In 1933, Edward and Velma were living in Lincoln Park, Michigan and he was a truck operator at Timken-Detroit Axle Company. In the 1940 U.S. Federal Census, Edward, Velma and their four children were living in Allen Park and his job was as a stock chaser at the axle company. His income was $1600 and he had worked 50 weeks out of the year. In 1947, now with seven children, the family was living in Melvindale and Edward was a press operator at Timken Axle. In 1953, with eight children, Edward was listed in the city directory as a mechanic at Timken. In 1954, the last directory before his death, Edward was a service representative for Timken.
In the 1950s, my grandfather had to travel a lot to Chicago and back for his job.There is a family story that my grandmother once visited him there and that is where my youngest uncle was conceived (he was born March 31, 1953). Edward died ten days shy of his 50th birthday of a heart attack.
I couldn’t think of anyone that would fit into the “musical” category (although I did play the clarinet in 6th-8th grades), so I thought I would focus on someone that worked in a Detroit theatre. Or more specifically, focus on that theatre.
In the 1910 U.S. Federal Census (enumerated April 27, 1910), my great-grandmother Mae Oakes was listed as aged 19 (although she was born May 18, 1892 and, if my math is right, that would make her 17 almost 18). Mae had been married in December 1908 to my great-grandfather, but he wasn’t living with her in 1910. Anyway, her occupation was ticket-clerk at “Laf. Theatre.” She and her mother Mina were lodgers of Alta Fisher at 77 W. Elizabeth St.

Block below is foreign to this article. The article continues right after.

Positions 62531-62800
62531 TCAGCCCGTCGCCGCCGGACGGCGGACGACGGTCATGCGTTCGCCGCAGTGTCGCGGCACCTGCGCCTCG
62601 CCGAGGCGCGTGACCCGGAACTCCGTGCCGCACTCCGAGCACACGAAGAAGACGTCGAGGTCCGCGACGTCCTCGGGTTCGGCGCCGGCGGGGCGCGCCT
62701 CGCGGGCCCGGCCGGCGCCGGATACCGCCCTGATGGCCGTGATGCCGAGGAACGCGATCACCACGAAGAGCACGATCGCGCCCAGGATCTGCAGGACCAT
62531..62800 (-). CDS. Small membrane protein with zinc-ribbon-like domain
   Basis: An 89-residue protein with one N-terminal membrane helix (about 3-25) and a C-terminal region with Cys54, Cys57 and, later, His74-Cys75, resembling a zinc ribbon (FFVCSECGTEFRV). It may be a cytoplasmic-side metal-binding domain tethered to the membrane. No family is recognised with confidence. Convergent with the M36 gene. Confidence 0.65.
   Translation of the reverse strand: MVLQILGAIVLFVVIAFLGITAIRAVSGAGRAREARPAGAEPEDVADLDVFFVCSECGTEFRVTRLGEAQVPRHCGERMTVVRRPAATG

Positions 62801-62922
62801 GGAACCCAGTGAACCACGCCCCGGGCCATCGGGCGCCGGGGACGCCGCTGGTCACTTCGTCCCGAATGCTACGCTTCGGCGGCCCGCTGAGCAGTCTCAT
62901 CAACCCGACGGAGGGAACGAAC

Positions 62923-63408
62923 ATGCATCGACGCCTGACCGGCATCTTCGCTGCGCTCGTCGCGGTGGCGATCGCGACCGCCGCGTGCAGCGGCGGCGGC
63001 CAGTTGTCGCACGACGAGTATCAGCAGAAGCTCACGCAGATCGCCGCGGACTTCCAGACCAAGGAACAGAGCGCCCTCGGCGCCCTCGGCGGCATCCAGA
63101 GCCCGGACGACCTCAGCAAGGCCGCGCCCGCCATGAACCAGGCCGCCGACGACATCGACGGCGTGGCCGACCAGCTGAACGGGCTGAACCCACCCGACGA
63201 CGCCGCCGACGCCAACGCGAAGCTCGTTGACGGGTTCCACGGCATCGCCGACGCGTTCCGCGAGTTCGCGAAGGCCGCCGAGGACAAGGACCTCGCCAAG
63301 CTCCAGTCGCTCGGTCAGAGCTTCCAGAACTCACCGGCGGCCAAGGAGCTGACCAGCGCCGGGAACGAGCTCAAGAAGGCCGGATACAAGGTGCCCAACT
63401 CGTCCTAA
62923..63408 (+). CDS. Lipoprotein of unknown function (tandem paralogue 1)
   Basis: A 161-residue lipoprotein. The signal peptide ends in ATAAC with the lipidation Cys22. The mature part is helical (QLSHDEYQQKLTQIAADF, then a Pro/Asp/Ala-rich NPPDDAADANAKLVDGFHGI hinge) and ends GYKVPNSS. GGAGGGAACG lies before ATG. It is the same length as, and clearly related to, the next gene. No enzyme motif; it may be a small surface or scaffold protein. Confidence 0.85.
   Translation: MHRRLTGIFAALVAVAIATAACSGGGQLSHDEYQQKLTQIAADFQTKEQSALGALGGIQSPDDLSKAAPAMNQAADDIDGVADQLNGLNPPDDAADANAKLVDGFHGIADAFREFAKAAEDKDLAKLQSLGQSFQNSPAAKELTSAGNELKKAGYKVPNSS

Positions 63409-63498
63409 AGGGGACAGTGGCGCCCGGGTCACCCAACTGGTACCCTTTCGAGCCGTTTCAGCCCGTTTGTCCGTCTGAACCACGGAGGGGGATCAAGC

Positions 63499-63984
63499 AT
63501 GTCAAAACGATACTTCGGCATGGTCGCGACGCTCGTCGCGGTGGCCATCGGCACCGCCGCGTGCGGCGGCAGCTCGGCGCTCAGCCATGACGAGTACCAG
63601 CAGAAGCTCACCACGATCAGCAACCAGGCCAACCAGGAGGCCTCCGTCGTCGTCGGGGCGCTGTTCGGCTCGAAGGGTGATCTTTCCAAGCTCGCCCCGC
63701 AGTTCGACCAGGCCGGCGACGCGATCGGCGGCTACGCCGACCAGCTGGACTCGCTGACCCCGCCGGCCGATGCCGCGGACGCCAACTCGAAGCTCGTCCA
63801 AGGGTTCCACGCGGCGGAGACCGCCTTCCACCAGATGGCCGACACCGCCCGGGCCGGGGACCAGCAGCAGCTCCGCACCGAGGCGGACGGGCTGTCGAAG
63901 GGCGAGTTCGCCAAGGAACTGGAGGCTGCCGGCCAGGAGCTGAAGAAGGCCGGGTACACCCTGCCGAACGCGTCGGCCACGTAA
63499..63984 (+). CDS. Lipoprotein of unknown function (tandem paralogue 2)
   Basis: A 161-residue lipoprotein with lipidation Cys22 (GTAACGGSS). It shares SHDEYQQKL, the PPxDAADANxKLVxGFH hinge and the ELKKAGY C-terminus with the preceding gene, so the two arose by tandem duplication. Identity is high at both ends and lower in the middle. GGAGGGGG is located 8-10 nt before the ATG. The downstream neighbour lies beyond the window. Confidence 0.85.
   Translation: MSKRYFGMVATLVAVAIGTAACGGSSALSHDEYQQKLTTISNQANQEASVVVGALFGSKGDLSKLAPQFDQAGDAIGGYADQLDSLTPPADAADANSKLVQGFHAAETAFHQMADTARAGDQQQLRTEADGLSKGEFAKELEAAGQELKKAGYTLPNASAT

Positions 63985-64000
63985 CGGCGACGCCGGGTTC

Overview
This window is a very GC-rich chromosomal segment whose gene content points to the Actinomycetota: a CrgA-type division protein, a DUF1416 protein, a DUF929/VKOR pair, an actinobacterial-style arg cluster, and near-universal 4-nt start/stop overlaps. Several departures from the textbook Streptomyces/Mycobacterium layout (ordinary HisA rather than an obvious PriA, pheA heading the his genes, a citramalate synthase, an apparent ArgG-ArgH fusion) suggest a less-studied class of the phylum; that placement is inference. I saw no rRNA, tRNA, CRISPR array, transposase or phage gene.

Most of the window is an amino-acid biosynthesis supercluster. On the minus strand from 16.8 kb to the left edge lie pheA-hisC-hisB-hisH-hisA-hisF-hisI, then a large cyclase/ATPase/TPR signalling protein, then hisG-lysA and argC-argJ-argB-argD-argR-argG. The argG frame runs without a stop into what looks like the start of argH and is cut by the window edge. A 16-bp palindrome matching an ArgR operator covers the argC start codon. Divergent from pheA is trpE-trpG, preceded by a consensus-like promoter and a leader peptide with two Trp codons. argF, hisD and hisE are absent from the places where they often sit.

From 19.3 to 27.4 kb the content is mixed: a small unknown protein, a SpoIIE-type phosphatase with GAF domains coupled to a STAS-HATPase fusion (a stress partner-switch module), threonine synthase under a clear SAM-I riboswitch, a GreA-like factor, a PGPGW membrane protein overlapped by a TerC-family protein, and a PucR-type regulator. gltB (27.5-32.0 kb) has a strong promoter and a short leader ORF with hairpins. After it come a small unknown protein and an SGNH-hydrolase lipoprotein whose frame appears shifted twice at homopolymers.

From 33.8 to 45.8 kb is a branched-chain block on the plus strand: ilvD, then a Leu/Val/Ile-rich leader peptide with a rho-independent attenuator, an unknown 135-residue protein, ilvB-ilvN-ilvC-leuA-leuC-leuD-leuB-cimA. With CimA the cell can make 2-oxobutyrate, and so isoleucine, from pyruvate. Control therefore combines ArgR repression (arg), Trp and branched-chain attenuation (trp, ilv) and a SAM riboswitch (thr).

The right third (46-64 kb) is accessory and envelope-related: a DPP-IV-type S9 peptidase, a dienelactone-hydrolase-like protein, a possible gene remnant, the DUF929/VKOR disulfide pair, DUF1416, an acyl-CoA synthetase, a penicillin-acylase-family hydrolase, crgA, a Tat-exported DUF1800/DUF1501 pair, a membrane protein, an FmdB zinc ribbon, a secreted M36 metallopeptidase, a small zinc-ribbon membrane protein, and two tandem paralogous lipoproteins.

77 W. Elizabeth St. didn’t exist in the 1921 Old and New House Number for the City of Detroit, but 79’s address was changed to 203. If I look at Google Maps now, 203 is about at the corner of W. Elizabeth and Clifford, smack dab in the middle of parking lots for Comerica Park and Fox Theatre.
The “Laf. Theatre” listed on the 1910 census stood for the Lafayette Theatre. Here’s a little history on the theatre where my great-grandmother worked. The Lafayette Theatre first opened in 1893 as “Campbell’s Empire Theatre.” According to the New York Dramatic Mirror of 12/30/1893, it was built on the former Latimer’s Livery Stable and was located at 17 and 19 Lafayette Avenue, near Griswold.
The Empire Theatre closed in May 1904 and reopened as the Lafayette in August 1904. In Polk’s Detroit Directory of 1907, the Lafayette was located at 15-17 Lafayette Blvd. Here is an ad from Wood’s Official Railway guide from about 1909.
Sometime before 1913, the Lafayette came down and a new theatre, called the Orpheum, went up in its place. It opened in 1914.
In 1925, the interior was completely remodeled and the theatre was eventually named the Schubert-Lafayette. It was demolished in 1964. The spot is now a parking lot for the Dime Building.
Hauser, Michael. “Downtown Detroit’s Magnificent Movie Palaces.” Presentation at the 2013 Michigan in Perspective: The Local History Conference.
My grandfather, Charles Wilson, was a milkman. He first delivered milk by horse and buggy and then moved on to truck delivery. In the 1930 and 1940 censuses, he was listed as a truck driver for a creamery company. On his Social Security application from 1939, he listed his employer as Ebling Creamery.
The picture below shows Papa receiving an award of some sort from Sealtest in the 1960s or 1970s, perhaps for his retirement.